James has already taken a liking to the free chair. Notice, he's also modeling the new Teevas he got this week, because his old ones disappeared. They were a bargain too, but not as cheap as the chairs! Two chairs, for less than $20. I just had to share the joy!

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Sunday, April 5, 2009

Pregnancy Fitness: What I wish I'd know thirty weeks ago...

I have always enjoyed being in shape. I'm not always in very good physical shape, but I try to exercise somewhat regularly. I've certainly noticed that it makes me feel better. Last year, however, was not a good year for exercise. I spent the summer driving around the country (19 states, and one stretch with 10 different beds over the course of 12 nights) and studying for the bar exam. This was not conducive to regular exercise. In fact, when we finally arrived at our new home in Madison, I was physically, mentally, emotionally and in all other ways exhausted with no energy for something like exercise.

Nevertheless, I figured I would soon get back on the wagon. Unemployment is so well-adapted for things like fitness programs. I started looking at local gyms (too expensive, I was still unemployed after all), looked into the YMCA, and walked around town as much as possible. Then, I found out I was pregnant. Being a first-time pregnant person, I was somewhat paranoid about what things I can and cannot do (and especially eat). After all, I want to be a responsible parent, right?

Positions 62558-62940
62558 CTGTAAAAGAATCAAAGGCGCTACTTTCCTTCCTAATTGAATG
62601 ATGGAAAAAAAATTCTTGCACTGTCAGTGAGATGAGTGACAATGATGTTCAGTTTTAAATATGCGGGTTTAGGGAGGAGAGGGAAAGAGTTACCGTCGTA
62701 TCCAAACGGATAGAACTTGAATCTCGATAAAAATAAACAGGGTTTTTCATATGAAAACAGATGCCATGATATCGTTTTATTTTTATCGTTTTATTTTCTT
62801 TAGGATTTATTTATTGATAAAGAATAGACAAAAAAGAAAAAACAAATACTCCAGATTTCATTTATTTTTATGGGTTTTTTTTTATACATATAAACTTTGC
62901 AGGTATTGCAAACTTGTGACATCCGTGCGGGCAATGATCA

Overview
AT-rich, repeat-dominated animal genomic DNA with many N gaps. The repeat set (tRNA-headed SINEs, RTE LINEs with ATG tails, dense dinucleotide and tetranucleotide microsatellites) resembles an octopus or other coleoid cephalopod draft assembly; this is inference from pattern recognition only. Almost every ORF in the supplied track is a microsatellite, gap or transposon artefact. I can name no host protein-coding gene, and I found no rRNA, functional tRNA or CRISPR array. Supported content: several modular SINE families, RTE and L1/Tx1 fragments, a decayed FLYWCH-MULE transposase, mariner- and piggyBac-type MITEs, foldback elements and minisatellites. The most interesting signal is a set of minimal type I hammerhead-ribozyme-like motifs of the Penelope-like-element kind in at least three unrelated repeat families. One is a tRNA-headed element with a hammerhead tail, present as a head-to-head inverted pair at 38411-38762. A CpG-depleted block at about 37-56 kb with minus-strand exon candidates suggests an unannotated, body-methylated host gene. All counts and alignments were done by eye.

Unfortunately, the nebulous advice I always got on exercise was "up until 20 weeks you can do whatever you were doing before you got pregnant." What? This guidance was so uninformative you'd think a lawyer came up with it. What about people who are normally in pretty good physical shape but have recently fallen off the exercise wagon entirely and would really like to get back on before nine more months go by? "Up until 20 weeks you can do whatever you were doing before you got pregnant." Thanks.

Now it's true that between taking the Bar and moving to Wisconsin I went on a 20+ mile hike for two days, but that was more a demonstration of my newly developed physical limitations than any great abilities. So...once pregnant I kept up with the walking. And I did walk, quite a bit. But let's remember that I live in Wisconsin, where winter is no laughing matter. Fortunately, the weather remained beautiful and I definitely wore short sleeves and sandals on Election Day when I walked to my polling place. But by the end of November it was downright cold. And yes, it really does get WAY too cold to go outside if you don't have to. There was also the added ice component, which made walking outside fairly out of the question.